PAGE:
1945 saw the defeat of the idea that it is the role of religions to provide the general framework of society. This was a defeat in the realm of the “theologico-political,” and it led to a sort of cultural rapprochement between Europe and America. Europeans for the first time experienced a form of democracy that had been foreign to all but a few enlightened spirits, Tocqueville not least among them.


Only thirty years later, in your telling, we see another “theologico-political” turn no less important than the first. What exactly happened around 1975?


First, the decade between 1965 and 1975 was a sort of preparation. This was the beginning of the society of abundance, which was a shock for many European ways of thinking, particularly the mentality of scarcity typical of agrarian societies. European societies became industrial and urban societies, and in the process traditional cultural elites, particularly in the military and the clergy, began to lose their power to shape social life. The paradox in Europe is that at the same time there was a surge in hedonistic and individualistic modernity, there was also the last great reactivation of the revolutionary idea. This was a moment of balance between the novelty of autonomous society, and the force of the ancient heteronomous structure that remained capable of inspiring unconscious nostalgias.


But if one had the impression in 1968 that the tide was turning in favor of socialism, this turned out to be socialism’s last moment. Modernity won out over nostalgia. The idea of revolution collapsed in the West, and not only in the West: the same phenomenon occurred in the Soviet Union, and later in China. The key moment here was the Chinese conversion in 1979 after Deng Xiaoping’s visit to Japan and the United States. The end of the revolutionary idea was also the moment when the first Soviet oligarch sent his children to study economics, “bourgeois” economics, at Harvard. The socialist idea lost its credibility even in the highest circles of Soviet leaders.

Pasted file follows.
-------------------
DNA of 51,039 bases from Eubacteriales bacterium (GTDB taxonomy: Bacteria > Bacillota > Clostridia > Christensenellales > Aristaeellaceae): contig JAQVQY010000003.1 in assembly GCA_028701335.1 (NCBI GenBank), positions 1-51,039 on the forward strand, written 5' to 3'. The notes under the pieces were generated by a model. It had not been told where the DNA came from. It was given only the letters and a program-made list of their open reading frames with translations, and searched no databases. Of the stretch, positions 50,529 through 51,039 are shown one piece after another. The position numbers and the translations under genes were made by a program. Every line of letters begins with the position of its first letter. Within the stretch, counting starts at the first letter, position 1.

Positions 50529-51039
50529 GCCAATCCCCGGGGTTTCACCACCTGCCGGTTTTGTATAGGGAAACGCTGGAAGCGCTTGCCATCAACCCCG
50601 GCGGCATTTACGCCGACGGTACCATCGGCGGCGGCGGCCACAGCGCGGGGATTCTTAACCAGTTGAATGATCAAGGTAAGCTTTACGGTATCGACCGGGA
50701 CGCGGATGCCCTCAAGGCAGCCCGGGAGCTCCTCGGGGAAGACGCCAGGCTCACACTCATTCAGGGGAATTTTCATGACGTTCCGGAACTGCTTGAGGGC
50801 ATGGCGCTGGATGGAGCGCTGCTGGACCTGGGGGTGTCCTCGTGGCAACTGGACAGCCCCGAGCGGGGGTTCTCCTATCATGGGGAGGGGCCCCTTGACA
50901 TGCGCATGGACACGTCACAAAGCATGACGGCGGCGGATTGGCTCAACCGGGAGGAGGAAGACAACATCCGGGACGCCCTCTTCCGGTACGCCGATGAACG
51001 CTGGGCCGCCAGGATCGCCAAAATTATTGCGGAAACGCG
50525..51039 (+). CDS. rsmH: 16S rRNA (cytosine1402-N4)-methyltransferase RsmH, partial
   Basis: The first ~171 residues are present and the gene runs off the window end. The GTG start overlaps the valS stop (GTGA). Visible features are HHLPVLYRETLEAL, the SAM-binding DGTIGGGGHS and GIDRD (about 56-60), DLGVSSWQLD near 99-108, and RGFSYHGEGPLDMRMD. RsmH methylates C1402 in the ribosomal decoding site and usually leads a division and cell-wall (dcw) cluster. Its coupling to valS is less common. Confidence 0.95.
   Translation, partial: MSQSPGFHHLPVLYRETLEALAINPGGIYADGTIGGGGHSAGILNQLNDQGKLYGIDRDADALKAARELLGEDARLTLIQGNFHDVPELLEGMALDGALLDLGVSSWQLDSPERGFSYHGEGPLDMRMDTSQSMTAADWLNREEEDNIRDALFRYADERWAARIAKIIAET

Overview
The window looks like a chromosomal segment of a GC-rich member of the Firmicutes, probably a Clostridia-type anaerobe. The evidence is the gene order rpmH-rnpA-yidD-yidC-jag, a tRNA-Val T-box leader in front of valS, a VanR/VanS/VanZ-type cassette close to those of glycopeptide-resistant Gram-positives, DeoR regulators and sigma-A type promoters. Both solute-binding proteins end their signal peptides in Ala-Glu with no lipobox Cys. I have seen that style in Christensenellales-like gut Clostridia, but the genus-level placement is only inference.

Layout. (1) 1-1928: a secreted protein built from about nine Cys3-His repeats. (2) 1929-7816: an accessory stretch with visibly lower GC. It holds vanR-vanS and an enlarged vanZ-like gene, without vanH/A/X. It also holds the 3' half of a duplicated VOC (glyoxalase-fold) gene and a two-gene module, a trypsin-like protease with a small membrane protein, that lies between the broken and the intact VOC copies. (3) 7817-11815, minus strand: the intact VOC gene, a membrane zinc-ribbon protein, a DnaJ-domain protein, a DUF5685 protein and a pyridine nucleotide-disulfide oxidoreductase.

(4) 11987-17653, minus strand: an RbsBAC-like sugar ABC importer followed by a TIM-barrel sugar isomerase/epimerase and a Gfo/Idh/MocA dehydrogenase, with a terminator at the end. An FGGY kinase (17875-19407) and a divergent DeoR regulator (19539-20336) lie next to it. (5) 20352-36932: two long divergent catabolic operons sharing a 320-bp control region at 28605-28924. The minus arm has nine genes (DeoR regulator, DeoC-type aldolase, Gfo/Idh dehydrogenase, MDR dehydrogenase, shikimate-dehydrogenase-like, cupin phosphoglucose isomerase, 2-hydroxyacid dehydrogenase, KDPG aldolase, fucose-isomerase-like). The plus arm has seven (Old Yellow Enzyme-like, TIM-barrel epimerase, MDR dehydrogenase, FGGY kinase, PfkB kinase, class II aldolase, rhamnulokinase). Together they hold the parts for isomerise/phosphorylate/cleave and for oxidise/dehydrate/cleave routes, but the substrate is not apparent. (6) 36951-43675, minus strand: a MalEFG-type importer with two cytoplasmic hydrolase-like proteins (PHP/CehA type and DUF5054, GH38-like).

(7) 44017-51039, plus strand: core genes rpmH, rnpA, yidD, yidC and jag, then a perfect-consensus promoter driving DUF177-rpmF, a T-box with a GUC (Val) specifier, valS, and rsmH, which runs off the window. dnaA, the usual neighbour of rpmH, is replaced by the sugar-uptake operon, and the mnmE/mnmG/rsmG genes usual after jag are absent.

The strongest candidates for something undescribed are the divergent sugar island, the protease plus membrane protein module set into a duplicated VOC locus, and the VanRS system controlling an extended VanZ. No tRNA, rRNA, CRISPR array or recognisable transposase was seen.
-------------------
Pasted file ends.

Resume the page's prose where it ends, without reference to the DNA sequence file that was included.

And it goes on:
At the same time, the construction of a new economic and technical world was underway. As Japan joined the first ranks of the industrialized nations, the system of Keynesian regulation was being dismantled, and new innovations in digital technology were beginning to transform the social landscape. Around 1975, the tension between the old and the new was dissolved. The new won out, and consigned all of the systems of social representation of the heteronomous world to the past. The religious structure of society is now unthinkable, and most Europeans no longer understand what such a society once was. It is this erasure that has allowed the full deployment of the autonomous structuration.


In your description of this Nouveau monde, you employ two terms that have already seen a long history as tools to describe the present era: “neoliberalism” and “postmodernity.” What do you mean by these two words?


I do not treat them in the same fashion. I am critical of the notion of the “postmodern,” since it does not tell us what modernity is. When one actually defines modernity, one sees that what is called “postmodern” is in fact ultra-modern. I am less interested in the conceptual value of the term “postmodern” than in the fact of its emergence. In the late 1970s, we see in the writings of a great many skilled observers of social life the impression that a new world has begun. Hence the need for a new word. This impression was accurate, but the word used to describe it is deceptive.